One day you’re the insect, the next day you’re the windshield. Such is life itself, and ACC basketball is part of the grand theater of this always-fascinating human existence. Just ask the Virginia Cavaliers, who have lived on both sides of life’s divide in the past 52 hours.
Saturday evening, the Duke Blue Devils made a ton of threes, but they also got a lot of 50-50 balls Virginia usually makes. Mamadi Diakite might have gotten more loose balls had he not suffered a concussion. That isn’t the main reason UVA lost to Duke, but it certainly didn’t help the Cavaliers’ cause.
Monday night, Diakite had recovered enough to play, and in the first half, he was a hugely disruptive defensive force — in other words, his normal self. Virginia looked whole. North Carolina, however, has rounded into a very good team in ACC play after an uneven non-conference portion of the season. The Tar Heels did something which is not easy: They took a punch from Virginia and threw haymakers in response. A seven-point halftime deficit became a 55-48 lead midway through the second half. A 17-3 run did most of the damage in that prolonged stretch of play.
No Joel Berry, no Theo Pinson, not as much graybearded wisdom on this UNC roster, but the kids sure are growing up quickly. What made this Carolina surge even more impressive is that it occurred without Nassir Little, who got injured in the first half. UNC’s starting five was wholly responsible for the run at the start of the second half, and with the Dean Dome rocking, Carolina was set to deal Virginia a second loss in two nights.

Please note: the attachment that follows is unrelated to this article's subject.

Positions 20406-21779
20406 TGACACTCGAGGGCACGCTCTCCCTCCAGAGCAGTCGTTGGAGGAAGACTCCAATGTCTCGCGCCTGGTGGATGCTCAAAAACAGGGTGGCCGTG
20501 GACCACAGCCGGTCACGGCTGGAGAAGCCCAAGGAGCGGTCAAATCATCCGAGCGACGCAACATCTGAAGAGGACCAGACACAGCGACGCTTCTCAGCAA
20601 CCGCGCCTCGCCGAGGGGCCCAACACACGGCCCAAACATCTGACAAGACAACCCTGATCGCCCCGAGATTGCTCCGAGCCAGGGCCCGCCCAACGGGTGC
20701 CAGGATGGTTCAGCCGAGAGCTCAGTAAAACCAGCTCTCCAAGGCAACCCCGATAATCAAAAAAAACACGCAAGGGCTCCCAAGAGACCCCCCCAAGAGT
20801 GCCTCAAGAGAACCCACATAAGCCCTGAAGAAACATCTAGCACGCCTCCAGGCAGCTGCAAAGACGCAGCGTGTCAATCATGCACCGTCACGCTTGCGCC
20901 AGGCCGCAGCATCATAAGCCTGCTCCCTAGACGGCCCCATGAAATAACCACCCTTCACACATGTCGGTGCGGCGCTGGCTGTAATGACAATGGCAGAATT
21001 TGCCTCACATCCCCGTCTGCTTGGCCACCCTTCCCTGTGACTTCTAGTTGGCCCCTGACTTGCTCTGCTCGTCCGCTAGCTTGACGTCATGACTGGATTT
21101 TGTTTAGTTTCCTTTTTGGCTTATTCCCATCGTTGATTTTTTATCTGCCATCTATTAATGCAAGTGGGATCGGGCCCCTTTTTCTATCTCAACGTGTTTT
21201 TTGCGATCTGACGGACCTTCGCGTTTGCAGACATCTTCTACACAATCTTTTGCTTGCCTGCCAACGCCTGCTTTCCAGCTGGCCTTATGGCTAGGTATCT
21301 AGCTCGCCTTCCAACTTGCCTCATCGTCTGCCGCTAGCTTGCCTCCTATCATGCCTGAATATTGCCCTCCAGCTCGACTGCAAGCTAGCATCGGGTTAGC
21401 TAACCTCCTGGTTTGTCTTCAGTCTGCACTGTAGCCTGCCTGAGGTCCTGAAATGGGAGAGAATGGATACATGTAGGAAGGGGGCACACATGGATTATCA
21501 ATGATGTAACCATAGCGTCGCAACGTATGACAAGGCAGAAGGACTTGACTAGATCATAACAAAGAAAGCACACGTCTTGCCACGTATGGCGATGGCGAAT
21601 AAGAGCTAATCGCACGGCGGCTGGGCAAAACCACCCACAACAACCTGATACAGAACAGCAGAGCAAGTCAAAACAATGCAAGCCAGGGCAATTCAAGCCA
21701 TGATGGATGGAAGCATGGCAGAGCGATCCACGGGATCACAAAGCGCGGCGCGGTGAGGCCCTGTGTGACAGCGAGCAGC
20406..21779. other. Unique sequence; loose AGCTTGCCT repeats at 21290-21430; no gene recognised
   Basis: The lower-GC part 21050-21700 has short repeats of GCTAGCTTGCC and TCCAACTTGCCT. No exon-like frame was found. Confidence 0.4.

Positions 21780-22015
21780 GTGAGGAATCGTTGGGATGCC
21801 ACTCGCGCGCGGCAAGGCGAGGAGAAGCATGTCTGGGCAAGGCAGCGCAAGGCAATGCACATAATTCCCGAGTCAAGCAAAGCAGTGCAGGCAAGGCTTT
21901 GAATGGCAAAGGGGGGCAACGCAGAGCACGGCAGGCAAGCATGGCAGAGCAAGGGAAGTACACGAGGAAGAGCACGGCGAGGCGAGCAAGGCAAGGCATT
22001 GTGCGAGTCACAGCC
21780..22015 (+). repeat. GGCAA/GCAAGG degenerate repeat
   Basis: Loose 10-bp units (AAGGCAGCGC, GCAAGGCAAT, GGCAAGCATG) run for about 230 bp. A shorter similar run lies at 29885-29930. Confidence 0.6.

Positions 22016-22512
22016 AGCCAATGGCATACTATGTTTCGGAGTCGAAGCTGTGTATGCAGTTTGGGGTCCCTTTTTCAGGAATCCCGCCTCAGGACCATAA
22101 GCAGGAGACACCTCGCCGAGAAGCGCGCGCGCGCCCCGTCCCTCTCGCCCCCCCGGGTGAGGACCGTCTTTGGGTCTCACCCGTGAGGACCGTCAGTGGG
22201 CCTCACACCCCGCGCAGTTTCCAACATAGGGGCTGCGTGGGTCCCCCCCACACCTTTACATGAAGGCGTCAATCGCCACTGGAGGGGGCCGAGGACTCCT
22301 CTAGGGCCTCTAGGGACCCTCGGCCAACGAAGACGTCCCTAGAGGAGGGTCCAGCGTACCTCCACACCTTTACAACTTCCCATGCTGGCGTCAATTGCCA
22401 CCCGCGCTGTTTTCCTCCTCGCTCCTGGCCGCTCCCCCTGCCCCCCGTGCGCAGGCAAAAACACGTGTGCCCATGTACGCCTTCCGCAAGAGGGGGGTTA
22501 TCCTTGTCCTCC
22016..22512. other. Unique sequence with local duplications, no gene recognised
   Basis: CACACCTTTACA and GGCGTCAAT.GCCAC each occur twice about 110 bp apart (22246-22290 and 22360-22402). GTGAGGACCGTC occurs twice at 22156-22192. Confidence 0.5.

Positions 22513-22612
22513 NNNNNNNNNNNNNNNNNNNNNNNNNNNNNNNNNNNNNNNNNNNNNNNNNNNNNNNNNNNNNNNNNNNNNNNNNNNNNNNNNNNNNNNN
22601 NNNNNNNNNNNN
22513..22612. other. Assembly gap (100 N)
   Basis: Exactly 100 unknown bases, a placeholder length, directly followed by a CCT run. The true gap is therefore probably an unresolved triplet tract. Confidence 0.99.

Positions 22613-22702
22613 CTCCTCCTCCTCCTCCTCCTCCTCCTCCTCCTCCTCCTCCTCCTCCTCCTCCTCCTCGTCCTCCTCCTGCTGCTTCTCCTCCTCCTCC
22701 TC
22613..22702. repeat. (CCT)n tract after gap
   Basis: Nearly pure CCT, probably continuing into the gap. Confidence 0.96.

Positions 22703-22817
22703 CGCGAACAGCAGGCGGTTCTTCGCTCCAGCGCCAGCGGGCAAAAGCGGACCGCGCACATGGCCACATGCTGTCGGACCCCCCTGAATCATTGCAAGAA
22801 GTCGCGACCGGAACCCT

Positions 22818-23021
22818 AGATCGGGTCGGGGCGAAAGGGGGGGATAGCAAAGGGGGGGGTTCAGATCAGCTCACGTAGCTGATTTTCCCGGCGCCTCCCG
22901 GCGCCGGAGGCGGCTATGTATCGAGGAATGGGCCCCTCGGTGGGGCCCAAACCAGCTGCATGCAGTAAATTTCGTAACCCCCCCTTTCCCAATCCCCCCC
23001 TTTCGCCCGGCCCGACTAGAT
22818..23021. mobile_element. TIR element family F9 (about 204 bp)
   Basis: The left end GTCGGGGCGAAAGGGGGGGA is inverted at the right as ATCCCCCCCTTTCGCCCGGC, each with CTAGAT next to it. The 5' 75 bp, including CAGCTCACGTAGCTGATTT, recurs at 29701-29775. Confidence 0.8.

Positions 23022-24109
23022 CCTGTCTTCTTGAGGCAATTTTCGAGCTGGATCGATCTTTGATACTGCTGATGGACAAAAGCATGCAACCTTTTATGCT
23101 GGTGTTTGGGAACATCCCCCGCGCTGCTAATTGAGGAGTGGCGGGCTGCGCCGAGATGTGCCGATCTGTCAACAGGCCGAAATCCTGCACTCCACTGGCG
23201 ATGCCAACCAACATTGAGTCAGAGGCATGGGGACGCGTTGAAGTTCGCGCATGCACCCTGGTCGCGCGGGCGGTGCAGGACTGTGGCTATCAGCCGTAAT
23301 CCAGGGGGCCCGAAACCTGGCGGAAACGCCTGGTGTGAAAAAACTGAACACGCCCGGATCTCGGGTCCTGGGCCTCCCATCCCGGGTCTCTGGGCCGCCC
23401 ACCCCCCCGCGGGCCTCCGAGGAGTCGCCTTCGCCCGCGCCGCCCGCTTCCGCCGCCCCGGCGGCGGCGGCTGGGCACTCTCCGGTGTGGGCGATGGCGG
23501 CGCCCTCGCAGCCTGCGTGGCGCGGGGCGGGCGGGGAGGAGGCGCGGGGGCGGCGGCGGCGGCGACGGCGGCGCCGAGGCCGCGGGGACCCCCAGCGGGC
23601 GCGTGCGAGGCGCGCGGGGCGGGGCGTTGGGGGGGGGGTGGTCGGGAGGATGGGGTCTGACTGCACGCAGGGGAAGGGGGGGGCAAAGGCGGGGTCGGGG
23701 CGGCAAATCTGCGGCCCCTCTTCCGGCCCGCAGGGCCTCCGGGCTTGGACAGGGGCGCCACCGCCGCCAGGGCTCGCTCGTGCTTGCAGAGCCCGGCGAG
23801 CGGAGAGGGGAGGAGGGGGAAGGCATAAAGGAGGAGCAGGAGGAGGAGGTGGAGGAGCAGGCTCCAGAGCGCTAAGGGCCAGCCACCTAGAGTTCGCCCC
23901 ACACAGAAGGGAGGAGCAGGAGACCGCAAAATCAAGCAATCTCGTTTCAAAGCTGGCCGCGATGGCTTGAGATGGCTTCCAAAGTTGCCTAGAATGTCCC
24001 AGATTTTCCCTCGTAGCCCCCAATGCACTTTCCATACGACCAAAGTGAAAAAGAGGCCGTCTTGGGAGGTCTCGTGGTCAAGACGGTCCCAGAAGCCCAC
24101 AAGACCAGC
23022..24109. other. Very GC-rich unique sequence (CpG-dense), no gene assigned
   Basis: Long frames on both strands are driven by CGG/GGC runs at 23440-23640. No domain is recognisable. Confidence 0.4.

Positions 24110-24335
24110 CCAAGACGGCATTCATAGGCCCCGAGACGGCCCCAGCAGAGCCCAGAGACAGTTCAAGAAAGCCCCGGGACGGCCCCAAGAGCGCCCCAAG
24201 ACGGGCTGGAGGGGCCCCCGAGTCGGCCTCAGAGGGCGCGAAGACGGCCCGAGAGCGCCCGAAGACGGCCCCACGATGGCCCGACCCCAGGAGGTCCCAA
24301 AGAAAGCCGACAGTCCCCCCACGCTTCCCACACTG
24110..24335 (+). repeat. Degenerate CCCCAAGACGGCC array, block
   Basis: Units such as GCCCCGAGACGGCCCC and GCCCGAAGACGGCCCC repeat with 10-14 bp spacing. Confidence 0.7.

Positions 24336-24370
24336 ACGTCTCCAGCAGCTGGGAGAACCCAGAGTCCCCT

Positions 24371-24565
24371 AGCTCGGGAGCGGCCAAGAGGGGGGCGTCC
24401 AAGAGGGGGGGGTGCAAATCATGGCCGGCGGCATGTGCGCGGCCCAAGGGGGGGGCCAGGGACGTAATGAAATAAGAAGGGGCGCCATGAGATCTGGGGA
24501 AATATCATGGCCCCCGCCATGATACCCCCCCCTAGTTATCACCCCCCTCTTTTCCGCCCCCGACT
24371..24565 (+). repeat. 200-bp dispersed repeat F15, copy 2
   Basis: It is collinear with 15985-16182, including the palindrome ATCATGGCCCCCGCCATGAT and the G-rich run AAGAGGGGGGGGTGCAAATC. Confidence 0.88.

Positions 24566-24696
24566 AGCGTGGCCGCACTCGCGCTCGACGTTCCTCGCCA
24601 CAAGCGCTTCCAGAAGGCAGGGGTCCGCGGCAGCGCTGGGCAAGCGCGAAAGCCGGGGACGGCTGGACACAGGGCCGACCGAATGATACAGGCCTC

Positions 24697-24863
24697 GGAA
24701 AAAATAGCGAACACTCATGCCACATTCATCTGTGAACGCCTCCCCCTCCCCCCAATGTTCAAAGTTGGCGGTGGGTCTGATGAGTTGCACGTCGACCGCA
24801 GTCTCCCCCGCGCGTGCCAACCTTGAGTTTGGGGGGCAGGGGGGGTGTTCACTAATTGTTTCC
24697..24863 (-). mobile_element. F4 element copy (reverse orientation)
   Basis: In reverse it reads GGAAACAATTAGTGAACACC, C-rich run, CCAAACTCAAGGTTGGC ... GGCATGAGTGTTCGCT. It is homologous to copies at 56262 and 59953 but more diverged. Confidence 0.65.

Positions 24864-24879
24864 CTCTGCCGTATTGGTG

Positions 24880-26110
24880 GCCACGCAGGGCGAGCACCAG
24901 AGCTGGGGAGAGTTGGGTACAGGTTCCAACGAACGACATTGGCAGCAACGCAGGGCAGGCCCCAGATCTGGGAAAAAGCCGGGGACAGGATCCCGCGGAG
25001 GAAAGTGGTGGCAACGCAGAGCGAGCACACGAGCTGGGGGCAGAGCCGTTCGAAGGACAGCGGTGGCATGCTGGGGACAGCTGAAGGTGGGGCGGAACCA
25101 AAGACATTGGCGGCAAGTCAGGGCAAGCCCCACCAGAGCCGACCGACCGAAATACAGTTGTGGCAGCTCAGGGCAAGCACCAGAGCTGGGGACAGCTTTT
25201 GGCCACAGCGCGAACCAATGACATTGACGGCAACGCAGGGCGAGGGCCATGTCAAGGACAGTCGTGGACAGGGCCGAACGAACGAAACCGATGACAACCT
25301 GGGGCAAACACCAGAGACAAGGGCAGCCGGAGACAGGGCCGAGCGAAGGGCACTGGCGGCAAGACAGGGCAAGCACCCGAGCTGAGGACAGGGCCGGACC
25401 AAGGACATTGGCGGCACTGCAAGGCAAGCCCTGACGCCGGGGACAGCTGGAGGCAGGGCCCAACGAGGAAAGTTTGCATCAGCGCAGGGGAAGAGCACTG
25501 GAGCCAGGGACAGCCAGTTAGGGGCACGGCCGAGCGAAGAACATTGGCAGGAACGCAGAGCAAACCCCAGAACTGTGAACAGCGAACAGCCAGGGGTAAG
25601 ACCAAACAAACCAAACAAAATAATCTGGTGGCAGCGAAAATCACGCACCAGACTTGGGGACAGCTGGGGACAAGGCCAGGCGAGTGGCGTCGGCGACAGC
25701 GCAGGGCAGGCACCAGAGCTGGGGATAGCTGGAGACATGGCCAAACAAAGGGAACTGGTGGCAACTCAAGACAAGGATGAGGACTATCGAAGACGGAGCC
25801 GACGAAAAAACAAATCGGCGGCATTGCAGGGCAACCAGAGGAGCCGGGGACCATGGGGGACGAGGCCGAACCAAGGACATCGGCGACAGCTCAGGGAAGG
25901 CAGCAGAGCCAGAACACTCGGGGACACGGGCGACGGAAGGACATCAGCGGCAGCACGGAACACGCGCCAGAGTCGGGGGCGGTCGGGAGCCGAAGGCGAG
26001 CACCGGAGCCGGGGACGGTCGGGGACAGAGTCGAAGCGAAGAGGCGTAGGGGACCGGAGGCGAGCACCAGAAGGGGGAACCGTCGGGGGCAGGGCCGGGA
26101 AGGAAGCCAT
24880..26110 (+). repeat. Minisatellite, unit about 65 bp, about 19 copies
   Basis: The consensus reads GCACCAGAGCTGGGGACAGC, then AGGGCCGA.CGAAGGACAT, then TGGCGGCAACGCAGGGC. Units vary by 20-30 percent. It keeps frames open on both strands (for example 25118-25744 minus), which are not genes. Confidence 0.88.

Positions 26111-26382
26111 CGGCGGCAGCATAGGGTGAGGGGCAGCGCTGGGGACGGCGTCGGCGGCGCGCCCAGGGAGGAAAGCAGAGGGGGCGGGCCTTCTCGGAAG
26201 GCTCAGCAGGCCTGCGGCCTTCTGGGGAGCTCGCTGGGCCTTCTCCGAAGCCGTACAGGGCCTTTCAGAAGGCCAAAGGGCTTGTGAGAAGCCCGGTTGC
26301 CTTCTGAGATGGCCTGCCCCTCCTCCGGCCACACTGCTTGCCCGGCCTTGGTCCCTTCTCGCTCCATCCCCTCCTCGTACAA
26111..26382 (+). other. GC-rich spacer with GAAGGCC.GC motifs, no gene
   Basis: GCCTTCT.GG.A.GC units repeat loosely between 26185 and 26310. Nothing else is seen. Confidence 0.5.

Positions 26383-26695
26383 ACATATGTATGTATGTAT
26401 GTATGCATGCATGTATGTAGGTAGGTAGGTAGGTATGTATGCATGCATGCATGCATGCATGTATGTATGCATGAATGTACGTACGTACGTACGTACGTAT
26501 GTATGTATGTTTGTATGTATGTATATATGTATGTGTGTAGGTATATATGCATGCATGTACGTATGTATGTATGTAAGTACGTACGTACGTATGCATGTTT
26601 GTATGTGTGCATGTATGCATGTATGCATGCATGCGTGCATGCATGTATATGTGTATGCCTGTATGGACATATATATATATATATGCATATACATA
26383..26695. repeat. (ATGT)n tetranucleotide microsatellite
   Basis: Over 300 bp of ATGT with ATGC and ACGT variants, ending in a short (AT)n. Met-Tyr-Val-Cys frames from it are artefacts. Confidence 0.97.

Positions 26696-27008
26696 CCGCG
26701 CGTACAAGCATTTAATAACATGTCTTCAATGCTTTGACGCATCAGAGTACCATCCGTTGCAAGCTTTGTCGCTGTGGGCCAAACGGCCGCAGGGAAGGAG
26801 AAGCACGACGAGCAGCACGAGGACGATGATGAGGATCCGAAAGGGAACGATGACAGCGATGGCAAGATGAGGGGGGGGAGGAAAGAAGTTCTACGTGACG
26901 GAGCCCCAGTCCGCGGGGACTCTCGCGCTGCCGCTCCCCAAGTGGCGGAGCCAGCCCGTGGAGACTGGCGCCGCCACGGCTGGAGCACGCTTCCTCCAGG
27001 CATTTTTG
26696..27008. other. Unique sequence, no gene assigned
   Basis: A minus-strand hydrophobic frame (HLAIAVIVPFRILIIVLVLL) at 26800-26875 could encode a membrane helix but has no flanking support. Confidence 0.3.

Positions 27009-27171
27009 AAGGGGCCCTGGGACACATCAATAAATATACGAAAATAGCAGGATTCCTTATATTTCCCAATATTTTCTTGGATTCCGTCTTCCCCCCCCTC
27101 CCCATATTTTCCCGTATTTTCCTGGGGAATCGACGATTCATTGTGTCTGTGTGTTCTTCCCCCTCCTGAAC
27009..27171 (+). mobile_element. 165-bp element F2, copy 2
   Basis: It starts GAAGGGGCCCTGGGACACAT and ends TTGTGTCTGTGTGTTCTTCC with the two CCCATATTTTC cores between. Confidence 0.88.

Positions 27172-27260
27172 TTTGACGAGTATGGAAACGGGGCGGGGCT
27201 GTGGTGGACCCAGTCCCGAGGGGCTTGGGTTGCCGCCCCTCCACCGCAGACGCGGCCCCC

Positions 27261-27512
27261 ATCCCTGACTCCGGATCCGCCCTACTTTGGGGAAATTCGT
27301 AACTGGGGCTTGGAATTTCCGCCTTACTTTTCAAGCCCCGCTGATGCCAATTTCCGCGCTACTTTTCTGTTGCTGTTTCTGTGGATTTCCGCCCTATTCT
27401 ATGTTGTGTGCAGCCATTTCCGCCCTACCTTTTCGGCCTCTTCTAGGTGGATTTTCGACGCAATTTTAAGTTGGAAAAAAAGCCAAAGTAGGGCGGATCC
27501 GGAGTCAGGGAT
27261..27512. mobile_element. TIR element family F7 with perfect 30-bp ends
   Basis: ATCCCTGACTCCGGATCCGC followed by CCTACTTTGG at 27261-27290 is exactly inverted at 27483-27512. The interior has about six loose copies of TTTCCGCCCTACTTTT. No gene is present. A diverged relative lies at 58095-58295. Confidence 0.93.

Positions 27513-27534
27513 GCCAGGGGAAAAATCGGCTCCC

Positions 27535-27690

Then Cameron Johnson got hurt.
It wasn’t severe, and Johnson did come back into the game later on, but missing action for even a handful of minutes in a game such as this — with Little already unavailable — limited Carolina’s options and, more to the point, disrupted the rotation Roy Williams had found. It is hard to be harsh toward UNC for allowing a 23-8 run by Virginia to close this game when the Tar Heels had to deal with these disruptions and dislocations in the lineup. This wasn’t the full version of Carolina, much as Virginia without Diakite (or any of its prime players — just recall the UMBC loss last March without De’Andre Hunter) is much less than the sum of its parts.
It’s not as though this win means nothing for Virginia. Throughout the ACC, key players are getting injured, and that influences games. Florida State has had to deal with injuries, but improved health has coincided with a five-game winning streak. The Justin Robinson injury has hurt Virginia Tech, but Louisville and Clemson seized opportunities instead of letting them slip by. Now Virginia has felt the sting of an absence on Saturday against Duke and benefited from attrition against UNC on Monday.
These are profound pendulum swings of fate and fortune, much as this UVA-UNC game featured several big runs by both sides, UNC’s 17-3 being trumped at the end by UVA’s 23-8.
The last good hand won.
Hopefully, both teams — and all ACC teams — can be dealt an injury-free hand in the coming weeks, especially at the ACC and NCAA Tournaments.
The pendulums need to stop swinging — not in terms of in-game runs, but in terms of teams such as Virginia being hurt by injuries one night and helped the next.